The first time Dutch director Paul Verhoeven read the script for RoboCop, he was enjoying a day at the beach. Verhoeven says he got about 20 pages through it before dismissing it as just another piece of “American nonsense.” Then he went for a swim, and when he returned to dry land, he saw his wife, Martine, reading the script, and she urged him to take another look.
Verhoeven says he came to the part of the story where RoboCop, a cyborg made from the deceased remains of a Detroit police officer killed in the line of duty, tours the empty house he once shared with his family and learns for the first time that the offiecer, Alex J. Murphy, had a loving wife and an admiring son.
That scene, crafted by screenwriters Ed Neumeier and Michael Miner, showed Verhoeven that RoboCop was about more than just a robotic cop who blows holes into bad guys’ chests with a big-ass gun. It explored some real, deep, complex emotions and theological concepts through the movie’s seemingly simple characters, and Verhoeven saw some real heart beating underneath layers of RoboCop’s expensive hardware.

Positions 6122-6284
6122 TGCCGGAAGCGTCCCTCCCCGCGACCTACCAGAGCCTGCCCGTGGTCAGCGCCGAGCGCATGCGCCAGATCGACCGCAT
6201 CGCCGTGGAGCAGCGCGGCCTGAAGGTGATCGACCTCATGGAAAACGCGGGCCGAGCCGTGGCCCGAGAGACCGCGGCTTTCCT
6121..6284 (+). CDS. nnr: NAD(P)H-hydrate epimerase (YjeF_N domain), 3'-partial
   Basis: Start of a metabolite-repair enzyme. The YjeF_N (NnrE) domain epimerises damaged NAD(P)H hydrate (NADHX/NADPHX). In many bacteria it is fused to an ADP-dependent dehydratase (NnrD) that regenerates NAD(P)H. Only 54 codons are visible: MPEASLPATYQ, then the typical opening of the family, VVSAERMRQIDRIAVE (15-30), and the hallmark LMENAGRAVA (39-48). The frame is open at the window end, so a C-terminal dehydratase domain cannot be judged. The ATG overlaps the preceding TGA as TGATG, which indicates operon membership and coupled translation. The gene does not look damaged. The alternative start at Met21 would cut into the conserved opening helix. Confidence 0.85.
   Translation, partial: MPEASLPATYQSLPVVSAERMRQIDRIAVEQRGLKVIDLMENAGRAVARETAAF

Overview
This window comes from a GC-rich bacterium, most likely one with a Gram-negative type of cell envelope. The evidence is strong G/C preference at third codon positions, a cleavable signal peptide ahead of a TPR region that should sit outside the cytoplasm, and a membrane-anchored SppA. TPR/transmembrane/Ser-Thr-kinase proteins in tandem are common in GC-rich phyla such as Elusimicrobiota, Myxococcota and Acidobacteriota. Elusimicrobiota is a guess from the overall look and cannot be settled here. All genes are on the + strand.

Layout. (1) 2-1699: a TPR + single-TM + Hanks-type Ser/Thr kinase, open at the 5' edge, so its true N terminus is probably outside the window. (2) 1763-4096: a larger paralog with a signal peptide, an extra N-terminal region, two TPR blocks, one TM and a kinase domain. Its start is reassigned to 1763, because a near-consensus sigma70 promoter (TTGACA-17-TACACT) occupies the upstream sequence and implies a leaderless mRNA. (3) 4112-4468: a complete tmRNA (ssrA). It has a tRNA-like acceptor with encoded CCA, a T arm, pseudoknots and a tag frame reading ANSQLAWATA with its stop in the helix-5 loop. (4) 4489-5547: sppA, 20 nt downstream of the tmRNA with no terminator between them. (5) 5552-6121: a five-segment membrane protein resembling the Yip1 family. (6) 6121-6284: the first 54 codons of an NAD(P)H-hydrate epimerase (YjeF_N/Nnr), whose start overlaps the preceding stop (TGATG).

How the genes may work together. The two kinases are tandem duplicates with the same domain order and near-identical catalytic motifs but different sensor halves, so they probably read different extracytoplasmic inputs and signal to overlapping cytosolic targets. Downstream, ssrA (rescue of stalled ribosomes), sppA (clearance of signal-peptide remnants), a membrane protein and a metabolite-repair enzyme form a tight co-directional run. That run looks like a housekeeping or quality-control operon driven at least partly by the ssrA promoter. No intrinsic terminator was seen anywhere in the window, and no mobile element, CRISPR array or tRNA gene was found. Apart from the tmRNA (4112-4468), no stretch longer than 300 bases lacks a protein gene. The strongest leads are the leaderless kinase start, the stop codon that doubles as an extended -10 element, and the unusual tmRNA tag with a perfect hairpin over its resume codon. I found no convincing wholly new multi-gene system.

Verhoeven recently spoke to the Dallas Observer from the set of his latest movie in Holland to talk about the challenges of making a futuristic movie on a small budget, the path that took him and his crew to Dallas, and why the memory of the first time he saw RoboCop still makes him tear up a little.
Dallas Observer: Do you remember the first time you heard about Ed Neumeier and Michael Miner’s script for RoboCop and what you thought about it?
Verhoeven: I was living in Europe at that time and the script was sent to me by the representatives of the company that made the movie Orion, a smaller studio in Los Angeles, not big like Paramount or something like that. They made pretty exclusive films, or at least they were trying, and Barbara Boyle, who was the assistant of Mike Medavoy [the co-founder of Orion Pictures], was at that time the head of productions of films for Orion.